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If Done Right, AI Could Make Policing Fairer

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Fei-Fei Li at SXSW in 2018.

"We need to work together to apply the right guardrails to the application of technologies like facial recognition that reflect the values of our society," said Fei-Fei Li, co-director of the Stanford Institute for Human-Centered Artificial Intelligence.

Credit: Hubert Vestil/Getty Images

A decade ago, Fei-Fei Li, a professor of computer science at Stanford University, helped demonstrate the power of a new generation of powerful artificial intelligence (AI) algorithms. She created ImageNet, a vast collection of labeled images that could be fed to machine learning programs. Over time, that process helped machines master certain human skills remarkably well when they have enough data to learn from.

Since then, AI programs have taught themselves to do more and more useful tasks, from voice recognition and language translation to operating warehouse robots and guiding self-driving cars. But AI algorithms have also demonstrated darker potential, for example as a means of automated facial recognition that can perpetuate race and gender bias. Recently, the use of facial recognition software in law enforcement has drawn condemnation and prompted some companies to swear off selling to police.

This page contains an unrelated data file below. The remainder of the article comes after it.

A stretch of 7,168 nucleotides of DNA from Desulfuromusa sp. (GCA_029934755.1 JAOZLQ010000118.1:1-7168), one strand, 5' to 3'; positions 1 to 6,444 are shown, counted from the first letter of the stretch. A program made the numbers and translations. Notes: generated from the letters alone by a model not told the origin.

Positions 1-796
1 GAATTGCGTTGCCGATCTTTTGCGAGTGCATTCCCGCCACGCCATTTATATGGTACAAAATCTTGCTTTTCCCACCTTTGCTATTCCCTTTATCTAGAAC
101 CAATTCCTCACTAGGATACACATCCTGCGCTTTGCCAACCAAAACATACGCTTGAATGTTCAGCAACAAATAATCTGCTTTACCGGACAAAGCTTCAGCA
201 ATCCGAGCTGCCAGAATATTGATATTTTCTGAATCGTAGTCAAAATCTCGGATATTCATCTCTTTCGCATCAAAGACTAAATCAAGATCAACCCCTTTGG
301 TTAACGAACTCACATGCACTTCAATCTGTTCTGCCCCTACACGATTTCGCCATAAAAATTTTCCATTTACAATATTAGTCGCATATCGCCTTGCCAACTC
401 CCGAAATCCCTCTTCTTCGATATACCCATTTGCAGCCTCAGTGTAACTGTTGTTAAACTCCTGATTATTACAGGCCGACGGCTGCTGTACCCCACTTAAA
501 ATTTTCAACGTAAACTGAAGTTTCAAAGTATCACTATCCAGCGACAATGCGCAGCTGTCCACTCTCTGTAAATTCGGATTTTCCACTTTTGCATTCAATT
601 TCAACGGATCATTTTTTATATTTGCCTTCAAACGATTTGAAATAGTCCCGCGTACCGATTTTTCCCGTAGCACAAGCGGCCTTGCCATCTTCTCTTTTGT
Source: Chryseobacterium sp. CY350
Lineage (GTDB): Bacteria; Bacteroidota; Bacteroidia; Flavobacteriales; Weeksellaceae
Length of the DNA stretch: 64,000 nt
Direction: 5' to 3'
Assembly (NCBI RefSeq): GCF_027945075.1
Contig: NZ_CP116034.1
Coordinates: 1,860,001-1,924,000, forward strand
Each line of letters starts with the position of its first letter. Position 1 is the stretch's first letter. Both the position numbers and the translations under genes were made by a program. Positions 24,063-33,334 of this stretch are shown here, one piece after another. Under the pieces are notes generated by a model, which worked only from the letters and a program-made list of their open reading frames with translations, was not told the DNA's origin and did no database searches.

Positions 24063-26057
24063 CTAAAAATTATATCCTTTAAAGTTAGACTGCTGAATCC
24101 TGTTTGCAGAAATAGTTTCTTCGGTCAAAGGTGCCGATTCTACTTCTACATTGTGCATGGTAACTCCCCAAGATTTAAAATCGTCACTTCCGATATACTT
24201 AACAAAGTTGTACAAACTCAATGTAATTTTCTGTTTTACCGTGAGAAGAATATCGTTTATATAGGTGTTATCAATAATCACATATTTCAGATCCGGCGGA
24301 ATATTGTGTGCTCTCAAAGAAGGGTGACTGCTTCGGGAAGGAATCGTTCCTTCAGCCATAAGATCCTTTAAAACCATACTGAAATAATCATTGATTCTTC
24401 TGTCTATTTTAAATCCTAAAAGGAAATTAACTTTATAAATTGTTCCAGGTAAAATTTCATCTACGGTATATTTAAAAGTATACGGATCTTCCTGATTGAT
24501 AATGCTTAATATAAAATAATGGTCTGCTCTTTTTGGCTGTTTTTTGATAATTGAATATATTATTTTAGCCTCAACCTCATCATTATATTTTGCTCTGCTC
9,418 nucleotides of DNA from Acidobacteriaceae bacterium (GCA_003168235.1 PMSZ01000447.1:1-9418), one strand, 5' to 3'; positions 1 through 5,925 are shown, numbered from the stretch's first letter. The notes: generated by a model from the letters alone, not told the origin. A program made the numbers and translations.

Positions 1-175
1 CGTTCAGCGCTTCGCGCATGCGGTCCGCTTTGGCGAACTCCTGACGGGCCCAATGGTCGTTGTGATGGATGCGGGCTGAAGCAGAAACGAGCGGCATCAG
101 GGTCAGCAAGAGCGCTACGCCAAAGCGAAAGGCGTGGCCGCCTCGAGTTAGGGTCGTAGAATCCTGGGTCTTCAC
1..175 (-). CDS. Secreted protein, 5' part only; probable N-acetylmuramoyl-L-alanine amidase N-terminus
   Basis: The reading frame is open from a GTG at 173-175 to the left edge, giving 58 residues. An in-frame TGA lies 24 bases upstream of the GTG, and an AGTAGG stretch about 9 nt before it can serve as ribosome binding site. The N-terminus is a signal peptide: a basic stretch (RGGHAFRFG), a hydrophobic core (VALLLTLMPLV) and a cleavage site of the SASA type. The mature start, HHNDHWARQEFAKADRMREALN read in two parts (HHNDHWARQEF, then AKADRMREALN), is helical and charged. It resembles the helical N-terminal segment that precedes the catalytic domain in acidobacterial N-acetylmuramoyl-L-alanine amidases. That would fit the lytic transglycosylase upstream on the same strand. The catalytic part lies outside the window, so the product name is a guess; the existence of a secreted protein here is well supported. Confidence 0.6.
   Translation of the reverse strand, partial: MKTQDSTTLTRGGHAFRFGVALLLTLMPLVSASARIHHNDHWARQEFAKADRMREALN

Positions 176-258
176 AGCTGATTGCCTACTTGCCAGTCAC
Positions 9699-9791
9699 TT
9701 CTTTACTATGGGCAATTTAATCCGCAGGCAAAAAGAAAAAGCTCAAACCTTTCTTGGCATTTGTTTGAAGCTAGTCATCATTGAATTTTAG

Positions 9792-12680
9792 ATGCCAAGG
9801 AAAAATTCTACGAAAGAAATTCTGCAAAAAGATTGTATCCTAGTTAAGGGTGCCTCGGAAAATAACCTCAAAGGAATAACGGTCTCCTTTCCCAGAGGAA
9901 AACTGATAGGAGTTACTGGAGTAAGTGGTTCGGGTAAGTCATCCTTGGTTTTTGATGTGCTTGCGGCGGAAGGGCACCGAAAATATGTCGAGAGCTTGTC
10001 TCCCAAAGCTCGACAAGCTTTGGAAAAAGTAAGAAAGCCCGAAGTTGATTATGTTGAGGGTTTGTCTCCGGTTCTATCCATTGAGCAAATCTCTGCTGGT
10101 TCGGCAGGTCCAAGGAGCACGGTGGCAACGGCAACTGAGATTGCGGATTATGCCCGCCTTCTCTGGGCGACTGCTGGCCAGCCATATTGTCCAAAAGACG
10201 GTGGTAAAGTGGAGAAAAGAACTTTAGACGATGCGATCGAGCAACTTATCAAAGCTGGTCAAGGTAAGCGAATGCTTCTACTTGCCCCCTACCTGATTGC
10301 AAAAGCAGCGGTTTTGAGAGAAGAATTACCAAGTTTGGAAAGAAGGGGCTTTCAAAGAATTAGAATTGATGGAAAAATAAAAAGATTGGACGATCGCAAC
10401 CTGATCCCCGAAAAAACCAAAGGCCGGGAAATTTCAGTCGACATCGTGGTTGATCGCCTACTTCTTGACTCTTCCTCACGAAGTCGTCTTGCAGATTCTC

Li herself has ridden the ups and downs of the AI boom. In 2017 she joined Google to help, in her words, "democratize" the technology. Not long after, the company, and Li herself, became embroiled in a controversy over supplying AI to the military through an effort known as Maven, and attempting to keep the project quiet.

A few months after the blowup, Li left Google and returned to Stanford to colead its new Human-Centered Artificial Intelligence (HAI) institute. She also cofounded AI4All, a nonprofit dedicated to increasing diversity in AI education, research, and policy. In May, she joined the board of Twitter.

Li spoke with WIRED senior writer Will Knight over Zoom from her home in Palo Alto. This transcript has been edited for length and clarity.


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